Patients Are Increasingly Using Digital Health to Supplement Doctor Visits
61% of patients reported that they were likely to ask for a specific prescription medication by name, implying research prior to appointments, with Millennials the most likely generational group to ask for a specific prescription medication by name (69%).
Consumers are increasingly leveraging online resources to both prepare for appointments and validate physician recommendations – moving beyond diagnosis to become more active in the treatment decision, according to new findings released from the Sixth Annual Makovsky/Kelton “Pulse of Online Search” Survey. Fielded to 1,035 nationally representative Americans ages 18 and older, data further reveal that while the doctor-patient relationship remains integral to the healthcare equation, patients are actively seeking information online to supplement their doctor visits.
Consumers reported an increased level of comfort in leveraging digital health tools to access medical advice and communicate with doctors. Forty-three percent of consumers reported using the internet to access advice from physicians or medical experts, and 45% of patients who use health-related apps were willing to use an app to communicate with their doctor – roughly the same percentage as those willing to use an app to track physical activity (44%).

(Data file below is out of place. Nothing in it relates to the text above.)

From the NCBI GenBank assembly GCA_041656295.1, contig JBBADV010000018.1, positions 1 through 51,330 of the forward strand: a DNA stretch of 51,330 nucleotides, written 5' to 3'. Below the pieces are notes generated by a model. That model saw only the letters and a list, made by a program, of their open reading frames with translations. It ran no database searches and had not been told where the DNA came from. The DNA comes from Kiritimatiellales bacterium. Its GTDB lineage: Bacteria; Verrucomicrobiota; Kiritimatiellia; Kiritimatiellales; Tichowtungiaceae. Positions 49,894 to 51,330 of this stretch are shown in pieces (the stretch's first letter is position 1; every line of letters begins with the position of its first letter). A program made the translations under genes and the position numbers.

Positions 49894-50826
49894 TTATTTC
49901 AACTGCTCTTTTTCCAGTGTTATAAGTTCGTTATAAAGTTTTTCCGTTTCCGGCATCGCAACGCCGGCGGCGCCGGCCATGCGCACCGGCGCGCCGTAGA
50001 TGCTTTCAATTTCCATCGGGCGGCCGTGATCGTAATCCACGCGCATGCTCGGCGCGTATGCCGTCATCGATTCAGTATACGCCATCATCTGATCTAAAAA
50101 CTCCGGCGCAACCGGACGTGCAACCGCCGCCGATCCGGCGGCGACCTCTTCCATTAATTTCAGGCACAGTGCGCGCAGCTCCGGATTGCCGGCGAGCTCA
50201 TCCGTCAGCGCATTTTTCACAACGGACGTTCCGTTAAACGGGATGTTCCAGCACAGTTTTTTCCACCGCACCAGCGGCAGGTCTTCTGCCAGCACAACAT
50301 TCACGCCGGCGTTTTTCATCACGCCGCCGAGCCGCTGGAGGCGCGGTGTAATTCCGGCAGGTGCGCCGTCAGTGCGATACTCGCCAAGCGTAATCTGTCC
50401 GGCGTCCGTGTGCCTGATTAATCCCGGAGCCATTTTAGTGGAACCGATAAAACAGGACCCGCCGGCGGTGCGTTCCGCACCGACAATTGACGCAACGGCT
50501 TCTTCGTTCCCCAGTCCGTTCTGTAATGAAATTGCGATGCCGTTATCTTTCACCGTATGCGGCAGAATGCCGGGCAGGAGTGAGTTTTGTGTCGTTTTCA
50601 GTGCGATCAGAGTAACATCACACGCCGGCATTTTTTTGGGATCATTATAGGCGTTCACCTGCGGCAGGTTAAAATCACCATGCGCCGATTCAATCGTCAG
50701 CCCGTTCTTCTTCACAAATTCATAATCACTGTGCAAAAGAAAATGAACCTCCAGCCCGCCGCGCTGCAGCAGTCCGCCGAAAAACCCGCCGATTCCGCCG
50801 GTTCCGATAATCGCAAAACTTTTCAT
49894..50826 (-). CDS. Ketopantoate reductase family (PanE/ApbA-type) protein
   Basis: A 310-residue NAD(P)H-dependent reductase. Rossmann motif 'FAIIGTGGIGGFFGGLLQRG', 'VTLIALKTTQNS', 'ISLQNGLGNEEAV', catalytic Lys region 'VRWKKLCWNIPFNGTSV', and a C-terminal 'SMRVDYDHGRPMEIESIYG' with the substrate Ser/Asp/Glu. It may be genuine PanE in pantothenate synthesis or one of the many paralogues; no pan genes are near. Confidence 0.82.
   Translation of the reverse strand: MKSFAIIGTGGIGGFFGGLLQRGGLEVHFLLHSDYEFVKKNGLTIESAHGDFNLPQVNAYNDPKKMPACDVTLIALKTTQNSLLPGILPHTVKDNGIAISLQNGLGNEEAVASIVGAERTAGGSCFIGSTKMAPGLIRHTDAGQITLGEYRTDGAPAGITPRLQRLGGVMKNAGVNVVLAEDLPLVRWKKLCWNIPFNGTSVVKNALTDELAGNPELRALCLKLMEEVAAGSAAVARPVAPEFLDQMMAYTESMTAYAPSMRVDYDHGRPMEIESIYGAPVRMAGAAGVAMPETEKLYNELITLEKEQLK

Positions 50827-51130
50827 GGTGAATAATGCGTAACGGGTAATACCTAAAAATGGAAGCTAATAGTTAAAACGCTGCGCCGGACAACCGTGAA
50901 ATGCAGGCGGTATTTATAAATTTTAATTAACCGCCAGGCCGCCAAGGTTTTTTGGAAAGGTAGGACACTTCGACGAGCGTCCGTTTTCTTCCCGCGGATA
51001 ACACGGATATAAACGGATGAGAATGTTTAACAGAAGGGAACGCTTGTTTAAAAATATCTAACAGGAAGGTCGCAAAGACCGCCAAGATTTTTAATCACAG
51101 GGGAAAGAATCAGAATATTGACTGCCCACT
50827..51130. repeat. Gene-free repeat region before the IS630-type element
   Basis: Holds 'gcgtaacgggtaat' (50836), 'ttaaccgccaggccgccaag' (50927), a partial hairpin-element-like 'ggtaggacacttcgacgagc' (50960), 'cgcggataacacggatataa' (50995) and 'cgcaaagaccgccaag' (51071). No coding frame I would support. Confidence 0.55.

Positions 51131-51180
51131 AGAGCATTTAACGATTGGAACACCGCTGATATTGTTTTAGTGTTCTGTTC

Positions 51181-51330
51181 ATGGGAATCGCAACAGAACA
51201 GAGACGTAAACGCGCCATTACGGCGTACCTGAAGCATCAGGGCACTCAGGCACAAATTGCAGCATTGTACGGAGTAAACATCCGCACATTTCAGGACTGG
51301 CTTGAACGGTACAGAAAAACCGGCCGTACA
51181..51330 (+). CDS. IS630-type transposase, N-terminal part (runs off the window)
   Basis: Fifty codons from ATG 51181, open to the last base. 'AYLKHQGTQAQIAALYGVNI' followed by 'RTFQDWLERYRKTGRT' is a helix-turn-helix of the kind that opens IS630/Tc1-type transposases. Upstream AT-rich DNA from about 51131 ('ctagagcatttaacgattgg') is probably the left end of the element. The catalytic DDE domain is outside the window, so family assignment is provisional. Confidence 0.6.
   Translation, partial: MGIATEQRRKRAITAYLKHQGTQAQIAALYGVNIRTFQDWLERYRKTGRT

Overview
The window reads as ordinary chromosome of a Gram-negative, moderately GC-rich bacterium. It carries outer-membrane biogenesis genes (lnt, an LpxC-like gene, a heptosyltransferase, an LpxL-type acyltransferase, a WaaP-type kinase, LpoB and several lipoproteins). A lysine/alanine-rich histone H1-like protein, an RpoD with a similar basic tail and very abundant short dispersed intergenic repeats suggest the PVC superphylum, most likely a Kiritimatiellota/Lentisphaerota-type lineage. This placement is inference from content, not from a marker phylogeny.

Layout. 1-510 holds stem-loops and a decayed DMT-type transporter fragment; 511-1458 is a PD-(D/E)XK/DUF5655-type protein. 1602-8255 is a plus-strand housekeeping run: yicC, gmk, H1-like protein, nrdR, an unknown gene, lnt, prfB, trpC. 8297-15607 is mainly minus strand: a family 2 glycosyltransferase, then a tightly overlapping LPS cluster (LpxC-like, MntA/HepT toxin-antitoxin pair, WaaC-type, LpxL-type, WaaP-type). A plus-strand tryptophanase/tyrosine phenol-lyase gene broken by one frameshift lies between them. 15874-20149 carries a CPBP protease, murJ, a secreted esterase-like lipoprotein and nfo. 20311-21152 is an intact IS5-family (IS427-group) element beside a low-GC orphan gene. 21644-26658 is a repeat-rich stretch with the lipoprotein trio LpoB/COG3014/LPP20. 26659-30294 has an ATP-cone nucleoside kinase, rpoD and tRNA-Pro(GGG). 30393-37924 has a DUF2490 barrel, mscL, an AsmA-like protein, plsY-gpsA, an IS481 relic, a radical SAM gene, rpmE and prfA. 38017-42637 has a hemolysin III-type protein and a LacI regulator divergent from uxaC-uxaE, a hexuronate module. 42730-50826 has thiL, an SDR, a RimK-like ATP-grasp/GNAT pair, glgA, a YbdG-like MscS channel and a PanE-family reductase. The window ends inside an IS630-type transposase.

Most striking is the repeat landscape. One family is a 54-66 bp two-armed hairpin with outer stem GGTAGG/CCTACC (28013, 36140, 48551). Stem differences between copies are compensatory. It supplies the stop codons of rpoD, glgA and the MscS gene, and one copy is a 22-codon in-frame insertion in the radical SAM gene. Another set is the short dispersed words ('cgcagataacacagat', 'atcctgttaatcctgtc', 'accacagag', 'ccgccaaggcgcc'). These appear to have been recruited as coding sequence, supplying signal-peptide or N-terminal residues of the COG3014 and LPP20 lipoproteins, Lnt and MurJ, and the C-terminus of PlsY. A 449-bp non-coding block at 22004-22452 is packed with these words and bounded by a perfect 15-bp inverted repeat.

When asked what information they would first research online about a health condition, the number of consumers who said “treatment options” increased by 21% from 2015 to 2016, while those who said “symptoms” decreased by 14%. 61% of patients reported that they were likely to ask for a specific prescription medication by name, implying research prior to appointments, with Millennials the most likely generational group to ask for a specific prescription medication by name (69%).
Doctors remain the most trusted source of medical information, trusted by 95% of consumers; however, following a doctor’s visit, 62% of patients reported being likely to research a prescribed treatment online, while 53% reported being likely to research an alternative treatment to the one prescribed by their doctor.